New Labour began by building the biggest tent British politics had ever seen, and ended by worrying endlessly about whether appealing too strongly to traditional Labour voters or Guardian readers would kill the project off. Meanwhile, the party’s left flank fretted about whether the support of marginal swing voters stopped Labour being Labour in government. If those were the problems, 29% of the vote would have been a solution. Neither Labour’s traditional base nor New Labour switchers saw the point of having Labour in government at all.

Well, here we go again.

The latest daft question: if Ed Miliband and the Labour party want to win the next election, should they seek to win votes from the Liberal Democrats, or from the Conservatives?

Uncut’s own Dan Hodges set up this choice at the New Statesman.

On the one hand, there is the compass analysis. The compass crystal ball has not proved infallible in the aftermath of the last election, but it now seems to mean pessimistically admitting that Labour will probably never ever win again under first past the post, so must negotiate a way to power with the Liberal Democrats.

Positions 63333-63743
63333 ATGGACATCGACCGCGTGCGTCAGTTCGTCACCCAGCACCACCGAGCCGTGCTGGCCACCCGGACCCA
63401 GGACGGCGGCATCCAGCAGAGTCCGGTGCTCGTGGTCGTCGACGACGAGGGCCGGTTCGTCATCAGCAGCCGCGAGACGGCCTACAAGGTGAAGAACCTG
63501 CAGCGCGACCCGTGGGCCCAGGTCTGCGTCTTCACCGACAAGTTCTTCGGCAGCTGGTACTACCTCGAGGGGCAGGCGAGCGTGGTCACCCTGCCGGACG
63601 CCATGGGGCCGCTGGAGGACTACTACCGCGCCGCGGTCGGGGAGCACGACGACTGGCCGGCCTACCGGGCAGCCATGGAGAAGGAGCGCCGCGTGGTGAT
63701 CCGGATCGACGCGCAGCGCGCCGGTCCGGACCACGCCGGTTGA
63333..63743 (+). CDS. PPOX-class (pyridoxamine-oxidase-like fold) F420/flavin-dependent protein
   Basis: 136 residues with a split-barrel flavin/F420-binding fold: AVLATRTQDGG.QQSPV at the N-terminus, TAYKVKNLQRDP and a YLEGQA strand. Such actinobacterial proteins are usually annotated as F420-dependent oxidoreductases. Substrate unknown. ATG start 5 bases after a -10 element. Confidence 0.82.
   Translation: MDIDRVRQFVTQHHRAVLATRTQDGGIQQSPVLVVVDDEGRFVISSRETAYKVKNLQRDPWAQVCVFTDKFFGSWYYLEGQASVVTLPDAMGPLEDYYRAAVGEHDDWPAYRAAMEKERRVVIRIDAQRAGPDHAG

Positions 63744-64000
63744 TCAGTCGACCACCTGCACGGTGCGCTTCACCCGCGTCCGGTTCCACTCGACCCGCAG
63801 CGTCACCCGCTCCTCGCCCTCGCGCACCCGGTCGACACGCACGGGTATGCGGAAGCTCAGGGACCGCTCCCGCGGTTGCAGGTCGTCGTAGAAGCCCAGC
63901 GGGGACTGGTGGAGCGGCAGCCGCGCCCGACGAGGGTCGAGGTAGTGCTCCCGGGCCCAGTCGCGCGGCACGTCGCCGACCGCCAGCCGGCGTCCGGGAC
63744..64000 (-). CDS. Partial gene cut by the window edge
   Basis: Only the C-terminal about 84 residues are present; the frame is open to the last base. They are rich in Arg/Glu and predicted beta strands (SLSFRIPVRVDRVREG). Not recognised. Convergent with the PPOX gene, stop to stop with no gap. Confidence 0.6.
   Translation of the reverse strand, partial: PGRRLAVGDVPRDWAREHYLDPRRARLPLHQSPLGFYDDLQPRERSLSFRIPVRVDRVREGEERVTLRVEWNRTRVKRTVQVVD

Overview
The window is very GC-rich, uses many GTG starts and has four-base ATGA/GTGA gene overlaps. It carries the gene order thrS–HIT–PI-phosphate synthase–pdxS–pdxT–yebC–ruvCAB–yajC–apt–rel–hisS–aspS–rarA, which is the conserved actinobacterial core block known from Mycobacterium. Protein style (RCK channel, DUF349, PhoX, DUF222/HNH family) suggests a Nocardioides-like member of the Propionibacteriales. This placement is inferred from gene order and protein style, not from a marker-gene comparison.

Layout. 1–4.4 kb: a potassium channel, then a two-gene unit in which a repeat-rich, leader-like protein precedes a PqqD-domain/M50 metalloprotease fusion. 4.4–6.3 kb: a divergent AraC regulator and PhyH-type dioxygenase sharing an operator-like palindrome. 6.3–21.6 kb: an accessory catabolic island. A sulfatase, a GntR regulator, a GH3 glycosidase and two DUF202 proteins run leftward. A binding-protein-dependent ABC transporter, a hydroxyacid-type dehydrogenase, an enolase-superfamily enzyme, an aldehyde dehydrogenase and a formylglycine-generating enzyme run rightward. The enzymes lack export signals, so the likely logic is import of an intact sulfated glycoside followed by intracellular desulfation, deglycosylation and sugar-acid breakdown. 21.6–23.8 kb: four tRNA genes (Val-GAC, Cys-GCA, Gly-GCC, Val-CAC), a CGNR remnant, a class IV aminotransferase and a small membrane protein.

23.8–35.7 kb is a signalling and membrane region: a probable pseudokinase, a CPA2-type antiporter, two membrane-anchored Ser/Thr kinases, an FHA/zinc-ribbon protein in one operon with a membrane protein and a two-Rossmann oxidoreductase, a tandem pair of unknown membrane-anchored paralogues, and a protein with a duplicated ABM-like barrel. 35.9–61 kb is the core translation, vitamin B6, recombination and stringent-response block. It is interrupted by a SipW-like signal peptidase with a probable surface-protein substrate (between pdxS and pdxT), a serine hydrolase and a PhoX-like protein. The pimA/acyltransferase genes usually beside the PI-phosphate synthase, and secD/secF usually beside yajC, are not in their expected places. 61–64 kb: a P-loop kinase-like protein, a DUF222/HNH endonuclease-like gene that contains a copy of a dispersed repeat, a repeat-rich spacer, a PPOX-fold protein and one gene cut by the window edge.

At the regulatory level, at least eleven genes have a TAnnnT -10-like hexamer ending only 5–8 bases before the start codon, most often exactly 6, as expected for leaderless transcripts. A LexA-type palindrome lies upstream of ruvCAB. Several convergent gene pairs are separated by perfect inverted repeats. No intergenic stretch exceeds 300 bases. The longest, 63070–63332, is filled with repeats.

On the other, we keep the New Labour flag flying by treating the collapsing Liberal Democrat vote as a distraction to be ignored entirely, because the only votes that count are those won from the Conservatives.
Another senior Labour insider put it this way:

“Ed has a clear choice. He can chase after a non-existent progressive majority, or he can try to bring middle and working class Tory voters home to Labour. Or, to put it another way, he can try to win on his own, or lose with Chris Huhne.”

It would be difficult to imagine a sillier debate about “electoral strategy”.

Perhaps the one thing that everybody serious about finding Labour’s path back to power could do is to refuse this framing, and to laugh at anybody who tries to start this debate. Neither Neal Lawson nor Dan Hodges are right about Labour’s route back to power. (more…)